It looks cheap and loose, but I don’t think that can possibly have been avant-garde chic; it was just made on the cheap. Ms. Deren is apparently supposed to be playing that tried and true character “A Woman,” but her appearance reveals her immediately not to be a generic person at all, but in fact some sort of artsy eccentric, the kind of person who might make this movie but would never have been cast in it if it had been made by anyone else. This gives the movie the feeling of being an amateur, backyard affair. That too, is no chic – it’s just the truth. Nonetheless the vibe is right for the material – dreams and visions are themselves a loose, backyard business.
The dreamily cyclical construction is strong and artful and the most interesting thing here. The images are of various qualities – some of them you have to do the work on their behalf. The mirror-face creature was neat. But, unlike my teenage parody-homage efforts in this genre, this seemed have a specific intended meaning, and it seemed to be a very rudimentary and melodramatic feminism, and I didn’t care for that. An evocation of dreams is all well and good, but if you have something to say, say it. Ms. Deren, do you have something you want to share with the class?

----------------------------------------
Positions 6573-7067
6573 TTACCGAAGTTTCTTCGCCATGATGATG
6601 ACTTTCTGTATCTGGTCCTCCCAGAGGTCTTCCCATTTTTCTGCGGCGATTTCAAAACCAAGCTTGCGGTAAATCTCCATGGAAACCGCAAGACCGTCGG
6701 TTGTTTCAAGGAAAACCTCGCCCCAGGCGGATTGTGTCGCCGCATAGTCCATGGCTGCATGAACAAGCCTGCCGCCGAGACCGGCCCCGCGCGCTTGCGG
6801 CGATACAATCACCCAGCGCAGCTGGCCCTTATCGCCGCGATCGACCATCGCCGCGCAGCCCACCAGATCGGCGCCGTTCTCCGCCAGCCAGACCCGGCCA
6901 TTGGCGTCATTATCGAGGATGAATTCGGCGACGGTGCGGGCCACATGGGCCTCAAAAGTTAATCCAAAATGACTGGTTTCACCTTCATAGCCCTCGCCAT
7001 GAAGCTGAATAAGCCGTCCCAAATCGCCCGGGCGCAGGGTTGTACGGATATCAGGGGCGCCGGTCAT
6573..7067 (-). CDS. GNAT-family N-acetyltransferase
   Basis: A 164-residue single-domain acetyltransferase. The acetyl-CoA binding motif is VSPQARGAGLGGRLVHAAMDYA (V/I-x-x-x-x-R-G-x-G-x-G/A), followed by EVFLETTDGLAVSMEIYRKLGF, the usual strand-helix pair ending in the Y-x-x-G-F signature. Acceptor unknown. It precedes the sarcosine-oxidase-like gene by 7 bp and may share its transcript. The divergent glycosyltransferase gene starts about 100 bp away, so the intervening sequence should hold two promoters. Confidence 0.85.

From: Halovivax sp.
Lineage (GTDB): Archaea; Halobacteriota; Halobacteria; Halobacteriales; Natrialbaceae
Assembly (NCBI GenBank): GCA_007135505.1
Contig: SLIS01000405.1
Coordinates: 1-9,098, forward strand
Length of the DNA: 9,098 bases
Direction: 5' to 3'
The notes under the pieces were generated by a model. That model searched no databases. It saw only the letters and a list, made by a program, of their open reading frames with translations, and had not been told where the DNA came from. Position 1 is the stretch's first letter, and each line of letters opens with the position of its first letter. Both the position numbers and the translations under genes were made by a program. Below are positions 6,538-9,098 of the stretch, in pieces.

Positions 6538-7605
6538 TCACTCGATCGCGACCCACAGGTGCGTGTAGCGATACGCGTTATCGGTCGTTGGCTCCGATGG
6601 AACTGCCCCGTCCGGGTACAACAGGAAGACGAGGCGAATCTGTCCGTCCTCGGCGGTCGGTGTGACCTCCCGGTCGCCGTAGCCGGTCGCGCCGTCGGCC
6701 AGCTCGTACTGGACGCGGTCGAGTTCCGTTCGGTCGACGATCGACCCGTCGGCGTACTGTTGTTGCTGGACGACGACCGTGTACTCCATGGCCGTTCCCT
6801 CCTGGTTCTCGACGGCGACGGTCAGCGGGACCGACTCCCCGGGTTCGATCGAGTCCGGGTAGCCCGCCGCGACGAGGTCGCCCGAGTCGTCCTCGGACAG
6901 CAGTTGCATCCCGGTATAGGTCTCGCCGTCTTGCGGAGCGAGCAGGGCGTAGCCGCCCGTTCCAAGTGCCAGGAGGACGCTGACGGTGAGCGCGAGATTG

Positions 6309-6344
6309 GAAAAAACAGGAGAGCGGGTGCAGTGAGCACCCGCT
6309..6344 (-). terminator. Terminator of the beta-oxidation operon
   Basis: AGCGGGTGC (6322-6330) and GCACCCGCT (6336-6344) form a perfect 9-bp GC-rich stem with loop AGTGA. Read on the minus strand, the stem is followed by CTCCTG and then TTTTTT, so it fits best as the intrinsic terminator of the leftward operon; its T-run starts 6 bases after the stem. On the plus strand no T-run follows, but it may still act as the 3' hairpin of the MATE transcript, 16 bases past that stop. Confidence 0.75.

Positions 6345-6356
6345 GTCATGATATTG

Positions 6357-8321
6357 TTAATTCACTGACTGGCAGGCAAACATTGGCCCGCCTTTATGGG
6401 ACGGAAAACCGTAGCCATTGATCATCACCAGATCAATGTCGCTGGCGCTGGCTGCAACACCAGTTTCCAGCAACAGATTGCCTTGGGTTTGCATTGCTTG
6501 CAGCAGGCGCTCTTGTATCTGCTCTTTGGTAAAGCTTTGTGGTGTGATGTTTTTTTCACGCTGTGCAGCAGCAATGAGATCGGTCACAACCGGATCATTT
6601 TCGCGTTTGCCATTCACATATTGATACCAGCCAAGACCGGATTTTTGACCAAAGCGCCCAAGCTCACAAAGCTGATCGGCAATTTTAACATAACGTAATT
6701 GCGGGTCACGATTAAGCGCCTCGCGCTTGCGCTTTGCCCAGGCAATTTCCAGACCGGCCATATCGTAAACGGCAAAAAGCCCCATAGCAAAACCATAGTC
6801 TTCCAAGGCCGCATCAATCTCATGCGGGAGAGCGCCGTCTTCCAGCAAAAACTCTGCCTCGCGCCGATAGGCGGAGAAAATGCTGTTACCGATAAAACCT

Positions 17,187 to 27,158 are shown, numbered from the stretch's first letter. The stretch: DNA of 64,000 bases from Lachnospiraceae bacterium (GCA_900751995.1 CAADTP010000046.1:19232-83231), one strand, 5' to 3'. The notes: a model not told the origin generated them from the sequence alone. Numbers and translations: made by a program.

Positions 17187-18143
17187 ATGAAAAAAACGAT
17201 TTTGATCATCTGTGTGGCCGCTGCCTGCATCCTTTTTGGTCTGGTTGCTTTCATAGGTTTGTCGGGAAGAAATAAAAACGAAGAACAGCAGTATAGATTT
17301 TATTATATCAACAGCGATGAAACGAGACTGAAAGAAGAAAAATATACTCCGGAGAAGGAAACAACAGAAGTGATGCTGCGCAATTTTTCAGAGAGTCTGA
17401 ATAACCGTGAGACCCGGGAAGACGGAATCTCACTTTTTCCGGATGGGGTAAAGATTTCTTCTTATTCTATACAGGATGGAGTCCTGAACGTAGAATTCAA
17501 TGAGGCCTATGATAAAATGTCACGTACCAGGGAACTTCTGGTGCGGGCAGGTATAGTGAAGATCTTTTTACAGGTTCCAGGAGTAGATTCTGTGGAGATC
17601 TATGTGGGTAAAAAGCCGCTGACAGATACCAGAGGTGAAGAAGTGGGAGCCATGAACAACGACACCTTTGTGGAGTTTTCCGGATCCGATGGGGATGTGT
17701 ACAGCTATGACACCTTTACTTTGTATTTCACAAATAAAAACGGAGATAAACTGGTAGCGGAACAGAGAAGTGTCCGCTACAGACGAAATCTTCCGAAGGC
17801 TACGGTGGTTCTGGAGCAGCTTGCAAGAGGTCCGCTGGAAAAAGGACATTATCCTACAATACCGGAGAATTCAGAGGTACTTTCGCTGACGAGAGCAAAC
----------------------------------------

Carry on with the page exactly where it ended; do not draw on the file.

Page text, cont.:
Avant-garde techniques are obviously legitimate. It’s when the avant-garde purports to be addressing social wrongs that it becomes deserving of ridicule. An experience that is esoterically refined is unlikely to be an experience with enough direct force to create social change, and vice versa. The only thing that social responsibility and esoteric refinement have in common is that they are both ways artists can justify their work – when an artist grabs at both rings at once, it’s time to call them out as pretentious – or, what’s more generous (and more common), as having insufficient clarity of purpose.
Meshes of the Afternoon was a little pretentious but I’m glad I saw it. 1001 Movies You Must See Before You Die #157.
written by Diablo Cody
directed by Jason Reitman